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The message of catherine clinton in the plantation mistress

Pantheon Books, 1982, Pp. She claims much focus has been placed on the southern planter and she wants to create a counterpoint focusing on the women of the plantations.

Questions?

Clinton's argument lies in the school of thought that white women in the South experienced the same oppression as the slave class by the patriarchal system that ruled all aspects of Southern life.

I believe she is making a huge leap in comparing the experiences of white women and slaves. White women, though they did not hold a high status, did have options concerning their lives.

It is difficult to make the connection with this glaring disparity. She makes a valid point in that women of all classes experienced forms of oppression within the patriarchal society of the South, but as historians seem to have a habit of doing, she goes too far in trying to prove her thesis. Clinton begins her argument by describing women as economic commodities, shipped from their homes in the Old World and married off against their will.

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From this point, women were constrained to by their duties as wives and household managers. Their daily lives consisted of rugged housework and managing the slave population. She even goes as far as to make the assumption that wives of small farmers had an easier life because they had fewer slaves to manage. From this point, Clinton jumps back to the marriage practices of the Old South. Women were forced to be the moral keepers of their families and were responsible for installing morals and good Christian values in their children.

Clinton tries to make the argument that men rarely had anything to do with their children from birth until adulthood and after this point, only the males. I believe there is enough evidence in Southern studies to refute this point. The issue of sexual scandal is addressed. Sexual indiscretions were not uncommon in Southern society.

  1. She even goes as far as to make the assumption that wives of small farmers had an easier life because they had fewer slaves to manage.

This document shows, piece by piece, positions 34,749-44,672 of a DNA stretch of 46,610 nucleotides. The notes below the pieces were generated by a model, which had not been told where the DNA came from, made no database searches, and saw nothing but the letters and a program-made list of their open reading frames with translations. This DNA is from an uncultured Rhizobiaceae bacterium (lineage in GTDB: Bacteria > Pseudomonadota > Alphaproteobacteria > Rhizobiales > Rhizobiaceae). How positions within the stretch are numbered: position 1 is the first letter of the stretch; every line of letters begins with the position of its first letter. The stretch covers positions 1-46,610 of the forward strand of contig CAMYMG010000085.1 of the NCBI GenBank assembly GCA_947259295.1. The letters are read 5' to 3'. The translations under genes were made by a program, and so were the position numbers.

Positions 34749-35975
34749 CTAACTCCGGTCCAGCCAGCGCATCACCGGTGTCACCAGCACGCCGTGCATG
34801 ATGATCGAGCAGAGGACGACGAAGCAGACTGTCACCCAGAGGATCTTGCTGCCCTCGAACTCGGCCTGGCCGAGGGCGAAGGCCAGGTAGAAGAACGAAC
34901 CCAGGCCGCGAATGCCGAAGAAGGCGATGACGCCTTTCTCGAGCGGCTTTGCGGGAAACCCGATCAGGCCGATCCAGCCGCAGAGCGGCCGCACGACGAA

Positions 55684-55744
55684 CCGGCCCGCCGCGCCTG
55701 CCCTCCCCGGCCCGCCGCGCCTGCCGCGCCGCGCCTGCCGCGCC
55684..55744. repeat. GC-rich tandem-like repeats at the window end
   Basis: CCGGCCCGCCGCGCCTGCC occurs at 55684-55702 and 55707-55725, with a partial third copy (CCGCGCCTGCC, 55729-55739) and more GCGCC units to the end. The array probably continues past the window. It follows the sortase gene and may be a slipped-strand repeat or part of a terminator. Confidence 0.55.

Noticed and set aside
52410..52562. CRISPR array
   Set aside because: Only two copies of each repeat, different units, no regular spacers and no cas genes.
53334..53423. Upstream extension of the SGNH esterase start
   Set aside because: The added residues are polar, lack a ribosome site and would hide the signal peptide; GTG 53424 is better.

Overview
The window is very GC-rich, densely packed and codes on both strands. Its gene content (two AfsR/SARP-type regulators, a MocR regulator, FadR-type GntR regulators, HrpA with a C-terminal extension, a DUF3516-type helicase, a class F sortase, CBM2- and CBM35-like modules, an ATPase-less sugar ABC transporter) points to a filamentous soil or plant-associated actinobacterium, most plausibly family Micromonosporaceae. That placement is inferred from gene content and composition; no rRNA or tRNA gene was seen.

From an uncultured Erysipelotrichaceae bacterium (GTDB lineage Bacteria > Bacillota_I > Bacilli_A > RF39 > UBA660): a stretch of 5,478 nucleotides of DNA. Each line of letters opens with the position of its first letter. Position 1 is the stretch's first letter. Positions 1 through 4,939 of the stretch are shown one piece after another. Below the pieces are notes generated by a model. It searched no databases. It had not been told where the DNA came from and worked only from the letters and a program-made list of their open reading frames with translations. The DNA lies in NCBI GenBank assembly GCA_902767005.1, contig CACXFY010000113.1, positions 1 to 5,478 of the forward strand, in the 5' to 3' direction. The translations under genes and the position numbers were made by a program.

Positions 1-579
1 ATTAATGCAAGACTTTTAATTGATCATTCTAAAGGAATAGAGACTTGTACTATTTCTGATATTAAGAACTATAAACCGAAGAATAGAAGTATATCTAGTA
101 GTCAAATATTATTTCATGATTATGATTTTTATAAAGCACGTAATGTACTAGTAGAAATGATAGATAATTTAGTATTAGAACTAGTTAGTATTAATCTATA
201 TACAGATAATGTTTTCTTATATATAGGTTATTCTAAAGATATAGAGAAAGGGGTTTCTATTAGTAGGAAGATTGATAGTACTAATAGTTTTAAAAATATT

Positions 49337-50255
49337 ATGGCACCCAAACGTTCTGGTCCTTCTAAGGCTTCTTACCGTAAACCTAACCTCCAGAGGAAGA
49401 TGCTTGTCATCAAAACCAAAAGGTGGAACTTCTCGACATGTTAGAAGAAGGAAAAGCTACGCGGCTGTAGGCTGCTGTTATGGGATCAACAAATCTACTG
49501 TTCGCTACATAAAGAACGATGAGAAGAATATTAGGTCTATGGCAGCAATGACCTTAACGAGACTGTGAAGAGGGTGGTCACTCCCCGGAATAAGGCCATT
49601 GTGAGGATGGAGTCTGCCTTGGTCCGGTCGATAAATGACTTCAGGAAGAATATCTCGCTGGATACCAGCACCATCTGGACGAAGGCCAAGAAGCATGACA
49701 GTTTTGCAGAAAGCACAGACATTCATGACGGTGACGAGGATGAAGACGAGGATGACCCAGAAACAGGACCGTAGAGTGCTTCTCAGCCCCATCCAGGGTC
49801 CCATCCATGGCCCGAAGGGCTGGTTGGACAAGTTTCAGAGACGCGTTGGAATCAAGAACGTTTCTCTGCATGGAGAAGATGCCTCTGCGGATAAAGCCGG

2. Clinton begins her argument by describing women as economic commodities, shipped from their homes in the Old World and married off against their will. It is difficult to make the connection with this glaring disparity.
  3. The christian science monitor is an international news organization that delivers thoughtful the plantation mistress. And after just a couple of years managing most herself- she did not want to do the same.
  4. Message your name your email the plantation mistress. Clinton's argument lies in the school of thought that white women in the South experienced the same oppression as the slave class by the patriarchal system that ruled all aspects of Southern life.

Men were held somewhat responsible for these acts if they had seduced a young girl placed under their care, but more frequently, women were blamed and abandoned by their families and society, particularly if an illegitimate birth occurred.

Women felt so isolated, they often became addicted to laudanum so they would not have to experience the tremendous pain brought upon them by their everyday lives. In this area she goes overboard.

The message of catherine clinton in the plantation mistress

She appears to make excuses for women beating their slaves, especially their female slaves whom they often abused because of the affairs between the slave and the planter husband. She argues that the white mistress suffered so much abuse herself, similar to that of an abused child, that it was only natural for her to take her aggressions out on her slaves.

She also argues that the mistress was not responsible for her own actions and this is an argument that one cannot take as valid. Absolutely no self-responsibility is placed on these women.

  • Women were forced to be the moral keepers of their families and were responsible for installing morals and good Christian values in their children;
  • Some chapters, like the one on divorce, were so very dry, it is like reading stats lists.

Up to this point in the book, Clinton creates an image of Southern women as helpless victims, entirely void of any agency, having absolutely no control or say so in their lives and the directions they took.

She presents a completely one-sided image of Southern women, and in turn, Southern men, and completely disregards any historical evidence that might show another side of Southern society and the lives of its women. Fortunately, she does move on to present a more complete image of the plantation mistress and offers a more fair assessment of the South in general.

Women encouraged their daughters to exercise and pay close attention to staying healthy. Men were also concerned with the well being of their daughters as seen in a letter from one planter to his teenage daughter, begging her not to fall into the fashion trap of binding herself into a corset as it would be detrimental to her health. Clinton puts a small focus on women in the South, such as Angela Grimke, who dismissed her traditional role as a Southern woman and went on to become an abolitionist crusader.

Too much emphasis has been placed on deconstructing the myth of the Southern belle, which seems to lead to the other extreme, which makes the Southern woman a pathetic, mindless figure.